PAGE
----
Tuesday, May 26, 2009
Where are the good fathers?
For decades, fairy tale scholarship has sought to overturn the wicked stepmother and bad mother stereotypes, now there's a piece about the lack of positive father figures in children's literature.
Of course, finding any positive parental figure is difficult in children's literature. As a genre, children's literature has a habit of making children look much more sensible than adults. In class, we've played with the theory that the difference between adult and children's lit. with child protagonists is that in children's lit, the child will act as the adult, the adult as the child. Massive generalisations aside.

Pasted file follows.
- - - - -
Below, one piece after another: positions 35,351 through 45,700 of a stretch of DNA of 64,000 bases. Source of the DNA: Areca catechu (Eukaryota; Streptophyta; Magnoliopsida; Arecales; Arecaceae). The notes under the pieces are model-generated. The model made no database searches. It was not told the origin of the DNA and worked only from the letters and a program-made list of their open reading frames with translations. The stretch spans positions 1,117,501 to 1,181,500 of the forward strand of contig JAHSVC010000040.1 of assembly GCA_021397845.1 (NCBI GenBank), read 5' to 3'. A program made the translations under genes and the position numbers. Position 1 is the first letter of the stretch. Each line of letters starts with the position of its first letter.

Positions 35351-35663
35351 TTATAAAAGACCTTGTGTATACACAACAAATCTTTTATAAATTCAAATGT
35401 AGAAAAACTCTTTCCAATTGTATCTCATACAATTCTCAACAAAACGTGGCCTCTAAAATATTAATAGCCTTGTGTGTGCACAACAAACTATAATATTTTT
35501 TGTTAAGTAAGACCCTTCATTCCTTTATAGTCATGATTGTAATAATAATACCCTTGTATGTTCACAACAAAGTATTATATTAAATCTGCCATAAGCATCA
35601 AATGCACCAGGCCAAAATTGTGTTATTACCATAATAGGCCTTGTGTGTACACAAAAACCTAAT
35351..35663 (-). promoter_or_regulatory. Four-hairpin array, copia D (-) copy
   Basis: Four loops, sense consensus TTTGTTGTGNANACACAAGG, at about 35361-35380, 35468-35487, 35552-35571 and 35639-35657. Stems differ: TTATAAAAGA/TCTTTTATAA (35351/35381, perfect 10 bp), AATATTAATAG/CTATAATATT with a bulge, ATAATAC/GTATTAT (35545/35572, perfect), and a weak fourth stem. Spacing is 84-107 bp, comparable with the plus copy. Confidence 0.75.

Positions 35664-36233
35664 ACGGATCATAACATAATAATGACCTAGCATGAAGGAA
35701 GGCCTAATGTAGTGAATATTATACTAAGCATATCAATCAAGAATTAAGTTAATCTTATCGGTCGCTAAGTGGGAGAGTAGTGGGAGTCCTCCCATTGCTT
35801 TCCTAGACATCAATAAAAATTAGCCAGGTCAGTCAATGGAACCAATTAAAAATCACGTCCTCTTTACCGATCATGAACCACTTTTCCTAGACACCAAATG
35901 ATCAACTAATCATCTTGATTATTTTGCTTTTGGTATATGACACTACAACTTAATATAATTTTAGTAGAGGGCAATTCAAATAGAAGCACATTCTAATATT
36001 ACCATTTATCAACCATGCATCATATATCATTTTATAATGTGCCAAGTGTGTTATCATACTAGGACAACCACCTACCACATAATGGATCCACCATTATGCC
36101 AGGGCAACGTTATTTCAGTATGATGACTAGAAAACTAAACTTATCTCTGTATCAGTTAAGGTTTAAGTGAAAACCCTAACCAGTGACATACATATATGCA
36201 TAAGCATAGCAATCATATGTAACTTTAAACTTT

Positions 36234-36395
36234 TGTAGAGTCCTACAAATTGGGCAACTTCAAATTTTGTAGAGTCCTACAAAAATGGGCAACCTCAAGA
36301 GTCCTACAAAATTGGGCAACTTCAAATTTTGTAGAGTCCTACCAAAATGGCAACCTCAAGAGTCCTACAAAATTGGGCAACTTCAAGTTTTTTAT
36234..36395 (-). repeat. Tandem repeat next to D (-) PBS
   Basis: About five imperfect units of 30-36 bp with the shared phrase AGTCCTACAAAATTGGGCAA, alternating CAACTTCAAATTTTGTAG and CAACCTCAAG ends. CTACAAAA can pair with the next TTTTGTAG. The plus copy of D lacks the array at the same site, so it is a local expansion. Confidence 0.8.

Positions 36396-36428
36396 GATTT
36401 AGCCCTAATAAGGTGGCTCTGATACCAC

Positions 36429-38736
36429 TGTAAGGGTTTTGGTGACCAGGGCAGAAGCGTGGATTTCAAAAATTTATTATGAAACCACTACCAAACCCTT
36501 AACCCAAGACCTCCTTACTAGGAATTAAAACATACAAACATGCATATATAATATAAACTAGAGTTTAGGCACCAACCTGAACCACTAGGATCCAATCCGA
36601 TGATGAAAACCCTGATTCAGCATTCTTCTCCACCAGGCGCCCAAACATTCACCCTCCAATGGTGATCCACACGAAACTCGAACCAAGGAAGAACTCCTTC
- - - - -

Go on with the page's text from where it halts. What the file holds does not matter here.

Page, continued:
One of my favourite father figures in children's lit. at the moment is the father in The Day I Swapped My Dad for Two Goldfish by Neil Gaiman and Dave McKean. He's not a very observant father, but there's something endearing about his obliviousness to what his children are doing with him. I loved Matthew as a father figure in Anne of Greengables, though. While not her natural father, could you go passed a better father? Mo in Cornelia Funke's Inkheart is flawed, but pretty magnificient. The good fathers are there.